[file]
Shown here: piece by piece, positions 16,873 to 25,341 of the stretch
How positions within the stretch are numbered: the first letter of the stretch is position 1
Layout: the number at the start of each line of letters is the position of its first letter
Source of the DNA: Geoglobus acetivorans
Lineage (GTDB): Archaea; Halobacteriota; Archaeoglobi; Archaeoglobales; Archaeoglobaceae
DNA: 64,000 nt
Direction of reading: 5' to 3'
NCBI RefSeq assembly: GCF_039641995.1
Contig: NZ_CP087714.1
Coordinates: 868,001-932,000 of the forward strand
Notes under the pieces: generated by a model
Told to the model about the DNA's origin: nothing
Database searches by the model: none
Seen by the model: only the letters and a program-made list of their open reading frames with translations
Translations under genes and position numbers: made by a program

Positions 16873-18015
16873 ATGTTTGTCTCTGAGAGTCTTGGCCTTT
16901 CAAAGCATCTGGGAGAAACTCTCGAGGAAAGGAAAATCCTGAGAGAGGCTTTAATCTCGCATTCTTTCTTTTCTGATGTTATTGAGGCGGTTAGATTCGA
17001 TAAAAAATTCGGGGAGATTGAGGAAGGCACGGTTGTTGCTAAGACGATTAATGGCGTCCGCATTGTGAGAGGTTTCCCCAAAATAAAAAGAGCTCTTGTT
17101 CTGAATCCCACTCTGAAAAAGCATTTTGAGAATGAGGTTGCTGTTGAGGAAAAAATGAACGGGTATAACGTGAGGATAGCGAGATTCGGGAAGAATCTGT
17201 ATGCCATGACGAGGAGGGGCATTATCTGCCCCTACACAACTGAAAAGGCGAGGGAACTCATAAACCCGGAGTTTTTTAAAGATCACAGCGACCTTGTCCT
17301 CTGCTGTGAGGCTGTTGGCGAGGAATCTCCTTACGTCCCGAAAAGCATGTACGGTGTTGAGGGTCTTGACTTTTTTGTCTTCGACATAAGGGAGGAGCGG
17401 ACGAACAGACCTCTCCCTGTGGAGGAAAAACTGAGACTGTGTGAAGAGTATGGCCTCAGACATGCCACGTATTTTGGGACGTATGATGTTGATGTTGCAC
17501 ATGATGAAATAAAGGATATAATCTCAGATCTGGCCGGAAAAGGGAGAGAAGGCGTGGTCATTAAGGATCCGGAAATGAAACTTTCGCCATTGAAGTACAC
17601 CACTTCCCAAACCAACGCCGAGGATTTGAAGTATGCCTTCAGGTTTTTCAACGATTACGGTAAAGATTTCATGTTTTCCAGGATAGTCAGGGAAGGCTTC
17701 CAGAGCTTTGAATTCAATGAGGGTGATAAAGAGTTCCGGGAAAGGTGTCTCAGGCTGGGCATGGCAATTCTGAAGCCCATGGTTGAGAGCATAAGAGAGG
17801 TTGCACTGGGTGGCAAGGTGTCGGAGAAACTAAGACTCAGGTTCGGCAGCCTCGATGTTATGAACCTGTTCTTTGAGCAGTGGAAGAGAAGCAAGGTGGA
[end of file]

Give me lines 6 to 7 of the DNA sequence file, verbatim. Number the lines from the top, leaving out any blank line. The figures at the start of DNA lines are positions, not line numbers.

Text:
DNA: 64,000 nt
Direction of reading: 5' to 3'